An advertising flyer handed out, perhaps to passers-by in the Strand, during the run of the melodrama The Black Rover. While it shows the time of the performance – ‘Every Night at 8.15’ – no dates are given, though there’s a pencilled guess (‘about 1881’) by a later owner at bottom left. In fact its first London performance was later than that, taking place on Thursday 23 September 1890 at the Globe, where it ran for 40 nights. A contemporary review in The Theatre (pp.231-2) details the plot as well as commenting, sometimes acidly, on the performers. The melodrama involved a phantom ship, pirates, shipwreck, a slave revolt in Cuba, mistaken identity and love in peril. The spectacular nature of the scenery is stressed by the flyer, which lists the scenes as a way of attracting an audience. Tastes for the exotic, the dangerous and the shocking are well catered for, and a liking for romance is satisfied by the reassurance of a ‘Happy Denouement’.
While one side of this fragile piece of paper packs in all the information which might grab the attention of a keen theatre-goer (the actors, the scenes, newspaper praise) the reverse is designed primarily for its visual appeal, perhaps to attract a less sophisticated audience. The pirate flag clearly signifies the theme of the production, though the names of actors which appear on the flag’s cord are so small as to be scarcely legible: the only words clear to the naked eye appear on the cord beneath the flag, and identify the author/composer as Luscombe Searelle. The request to ‘Please hold this up to a looking glass’ offers a further visual novelty. While it’s not very difficult to read the backwards text, the mirror-writing might invite curiosity, and even encourage the recipient to keep the leaflet and show it to others.
According to the Theatre reviewer, ‘Whatever success the piece achieved was due to the excellence of the scenery, for the "Black Rover" is magnificently put on the stage, and to the very fine impersonation of the title-role by Mr. Ludwig.’ As a celebrated operatic baritone, William Ludwig was already well-established and much admired. Other performers fared less well. Mr. Charles Collette, for example ‘did all that was possible with a thankless part.’ The heroine Isidora was played by Blanche Fenton with mixed success: according to the Times, she ‘did very well in the lighter passages, both vocal and histrionic, but her voice, though fairly tuneful and pleasant in quality, is not powerful enough for the part…’ Fenton’s husband William Luscombe Searelle came in for criticism as author and composer of the show: ‘He rarely, if ever, emerges from the domain of the obvious.’ The Theatre critic was similarly underwhelmed: ‘It is certainly a novelty for the libretto and the music of an opera to be the work of one man ; and judging from the lyrics of "The Black Rover," Mr. Searelle would perhaps have acted more wisely had he called in the aid of another.’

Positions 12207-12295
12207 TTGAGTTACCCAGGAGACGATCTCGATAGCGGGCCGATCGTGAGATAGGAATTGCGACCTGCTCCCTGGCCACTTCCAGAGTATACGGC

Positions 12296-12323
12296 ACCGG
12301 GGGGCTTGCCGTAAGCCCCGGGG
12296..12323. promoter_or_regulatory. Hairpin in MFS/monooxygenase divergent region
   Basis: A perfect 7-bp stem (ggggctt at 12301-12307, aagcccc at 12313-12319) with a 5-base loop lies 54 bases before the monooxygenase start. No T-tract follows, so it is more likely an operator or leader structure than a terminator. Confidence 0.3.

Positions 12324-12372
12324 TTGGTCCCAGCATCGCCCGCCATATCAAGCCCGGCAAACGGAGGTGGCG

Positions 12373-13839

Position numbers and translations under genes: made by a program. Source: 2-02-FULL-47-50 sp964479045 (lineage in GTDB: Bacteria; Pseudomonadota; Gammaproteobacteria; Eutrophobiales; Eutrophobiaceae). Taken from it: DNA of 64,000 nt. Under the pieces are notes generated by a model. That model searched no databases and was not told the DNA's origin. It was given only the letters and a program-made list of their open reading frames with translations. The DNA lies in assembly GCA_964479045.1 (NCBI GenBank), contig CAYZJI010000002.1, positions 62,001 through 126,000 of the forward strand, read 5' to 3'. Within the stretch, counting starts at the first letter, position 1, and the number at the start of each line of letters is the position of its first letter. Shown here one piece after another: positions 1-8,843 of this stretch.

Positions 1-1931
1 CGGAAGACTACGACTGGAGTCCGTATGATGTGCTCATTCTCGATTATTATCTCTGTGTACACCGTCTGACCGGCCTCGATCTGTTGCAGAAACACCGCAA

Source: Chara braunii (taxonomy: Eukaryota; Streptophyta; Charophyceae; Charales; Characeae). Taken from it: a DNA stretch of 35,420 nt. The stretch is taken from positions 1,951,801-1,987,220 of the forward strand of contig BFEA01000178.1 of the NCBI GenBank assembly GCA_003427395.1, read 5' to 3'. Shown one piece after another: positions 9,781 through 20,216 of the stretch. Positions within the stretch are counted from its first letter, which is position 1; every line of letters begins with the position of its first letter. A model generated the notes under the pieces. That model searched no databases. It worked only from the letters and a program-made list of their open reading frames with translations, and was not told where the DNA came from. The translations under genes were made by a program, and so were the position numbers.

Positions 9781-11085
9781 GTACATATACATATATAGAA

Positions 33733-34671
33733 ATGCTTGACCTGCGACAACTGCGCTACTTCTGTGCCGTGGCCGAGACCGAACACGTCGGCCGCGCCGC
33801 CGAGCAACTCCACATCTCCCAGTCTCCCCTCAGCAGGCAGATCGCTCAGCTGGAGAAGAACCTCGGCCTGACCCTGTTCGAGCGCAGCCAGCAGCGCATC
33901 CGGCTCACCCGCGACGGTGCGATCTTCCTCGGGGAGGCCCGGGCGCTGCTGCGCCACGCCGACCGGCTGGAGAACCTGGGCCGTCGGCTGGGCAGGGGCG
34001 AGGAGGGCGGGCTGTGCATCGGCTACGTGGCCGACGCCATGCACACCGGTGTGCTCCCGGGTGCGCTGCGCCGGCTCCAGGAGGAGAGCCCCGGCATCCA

Not surprisingly, the quotations from reviews selected for the advertisement– then as now – were carefully, and misleadingly, chosen. The review in The Times of 24 September 1890 was far from complimentary, and the reviewer in fact marvelled at the ‘popular verdict’. The audience ‘were singularly lenient to the shortcomings of a first night, and nobly forbore to laugh at the spectacle of the pirates pushing their own ship off the stage.’
The Globe, sometimes called the New Globe, opened in 1868 and backed onto the Opera Comique. It seated between 1400 and 1500, with seat prices ranging from 1s.6d. in the pit to as much as 4s. in the dress circle. (Note that the advertisement gives no information about prices.) The proprietor of the Globe, Sefton Parry, had strong connections with South African theatre, which possibly explains his link with Searelle – himself prominent in musical theatre not only in South Africa but also in Australia, England and the United States. The Globe closed in 1902.